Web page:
We have a new page!
This page will look at the myriad of cognitive distortions and preservative (and deluded) thinking that appears to be part of the condition of many different addictive behaviours.
So far in this blog we have looked at how altered stress systems effect emotion processing and regulation and how this results in the increasingly compulsive need to use substances and behaviours to regulate subsequent negative emotions and affect.
Now we will be looking at the third strata of this disorder of addictive behaviour, that of distorted preservative thinking. Perseverative thinking is when someone gets an idea or thoughts in their head and just can’t get them out.
It is commonly shared in 12 step meeting show we have a problem with our thinking and hence our decision making. We find this to be true for us also.
Some addictive behaviours have their own specific cognitive distortions such as with gambling and eating disorders in addition to a more generalized pattern of cognitive distortions associated with all additive behaviours and psychopathology more generally.
Unlike those who feel cognitive distortions cause psychopathology we believe cognitive distortions are the consequence of impaired stress systems and emotion dysregulation which implicate a hyperactive amgydaloid region of the brain.
We feel that persistent negative and distorted thinking is the direct consequence and manifestation of stress and emotion dysregulation. It is how stress and emotion dysregulation manifests in thought processes; these thought processes obviously worsen this stress and emotion dysregulation and vice versa.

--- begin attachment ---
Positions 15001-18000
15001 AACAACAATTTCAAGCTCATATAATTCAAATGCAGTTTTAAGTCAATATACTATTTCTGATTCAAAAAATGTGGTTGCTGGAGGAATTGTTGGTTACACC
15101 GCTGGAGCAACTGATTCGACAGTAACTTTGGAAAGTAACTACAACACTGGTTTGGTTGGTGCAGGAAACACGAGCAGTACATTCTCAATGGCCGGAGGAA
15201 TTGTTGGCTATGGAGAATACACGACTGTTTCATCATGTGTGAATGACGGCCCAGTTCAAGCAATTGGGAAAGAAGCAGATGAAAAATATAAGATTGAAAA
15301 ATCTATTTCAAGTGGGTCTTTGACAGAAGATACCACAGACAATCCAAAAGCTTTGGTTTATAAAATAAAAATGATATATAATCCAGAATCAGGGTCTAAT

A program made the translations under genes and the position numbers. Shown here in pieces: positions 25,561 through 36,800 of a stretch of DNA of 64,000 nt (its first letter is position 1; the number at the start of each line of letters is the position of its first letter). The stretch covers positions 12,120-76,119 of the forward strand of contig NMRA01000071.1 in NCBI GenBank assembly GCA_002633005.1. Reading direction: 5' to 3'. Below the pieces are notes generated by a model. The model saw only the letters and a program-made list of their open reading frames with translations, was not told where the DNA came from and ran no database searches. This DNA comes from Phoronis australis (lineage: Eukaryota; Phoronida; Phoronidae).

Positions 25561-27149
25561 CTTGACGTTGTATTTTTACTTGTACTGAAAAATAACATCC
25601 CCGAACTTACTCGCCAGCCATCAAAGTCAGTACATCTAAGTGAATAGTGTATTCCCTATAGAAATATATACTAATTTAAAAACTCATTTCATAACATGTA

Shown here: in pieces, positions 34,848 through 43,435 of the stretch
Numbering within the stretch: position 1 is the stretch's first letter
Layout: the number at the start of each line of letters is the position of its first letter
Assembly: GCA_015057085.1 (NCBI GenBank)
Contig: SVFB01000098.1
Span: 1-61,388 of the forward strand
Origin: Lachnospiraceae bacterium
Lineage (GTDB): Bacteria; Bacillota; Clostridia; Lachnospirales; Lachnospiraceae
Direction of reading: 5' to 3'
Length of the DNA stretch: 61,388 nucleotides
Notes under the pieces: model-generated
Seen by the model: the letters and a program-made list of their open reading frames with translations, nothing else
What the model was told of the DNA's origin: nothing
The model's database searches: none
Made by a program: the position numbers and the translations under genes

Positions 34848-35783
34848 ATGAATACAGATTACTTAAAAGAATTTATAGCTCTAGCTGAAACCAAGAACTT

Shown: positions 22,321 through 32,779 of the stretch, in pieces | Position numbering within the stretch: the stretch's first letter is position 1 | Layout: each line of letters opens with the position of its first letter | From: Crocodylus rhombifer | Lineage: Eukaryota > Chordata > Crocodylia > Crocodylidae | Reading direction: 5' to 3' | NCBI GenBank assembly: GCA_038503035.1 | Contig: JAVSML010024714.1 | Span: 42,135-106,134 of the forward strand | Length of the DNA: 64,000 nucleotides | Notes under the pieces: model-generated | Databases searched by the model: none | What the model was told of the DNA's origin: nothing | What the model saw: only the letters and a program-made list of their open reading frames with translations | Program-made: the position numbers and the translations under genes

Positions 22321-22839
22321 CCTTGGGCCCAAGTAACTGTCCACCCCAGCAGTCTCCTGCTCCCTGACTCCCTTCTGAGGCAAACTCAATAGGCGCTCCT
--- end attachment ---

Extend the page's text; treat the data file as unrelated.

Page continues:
In recovery by addressing either stress, negative affect or our distorted thinking we automatically deal with the other factors. Hence distress is at the heart of our addictive behaviour.
If we reduce our distress we reduce stress reactivity, the effect of negative emotions and their manifest distorted thoughts.
Hence addictive behaviour is a three level ( tri strata) disorder of stress hyper reactivity, emotion dysregulation and distorted thoughts, all interconnectedly reactive.
In other words, the thinking of addicted individuals seems to be “fear-based” or distress prompted which leaves perception and reaction to it rather it distorted.
Along with these thoughts there is a reciprocal increase in stress chemical reactivity and increasingly impaired e motion regulation and processing of emotions.
Hence these unregulated negative emotions act with heigthen stress reactivity and spiraling distorted thinking to increase relapse vulnerability.
As a result we believe that distorted preservative thinking, thinking that persists and gets increasingly distorted, is a part of the aetiology of addictive behaviour.
Equally we believe it is the consequence of a distress state activated by a hyperactive amgydala which increases stress reactivity, emotion dysregulation and then distorted thinking in a viscous circle.
We believe, based on our own research and experience of recovery that this is viscous circle is a common feature of all addictive behaviours.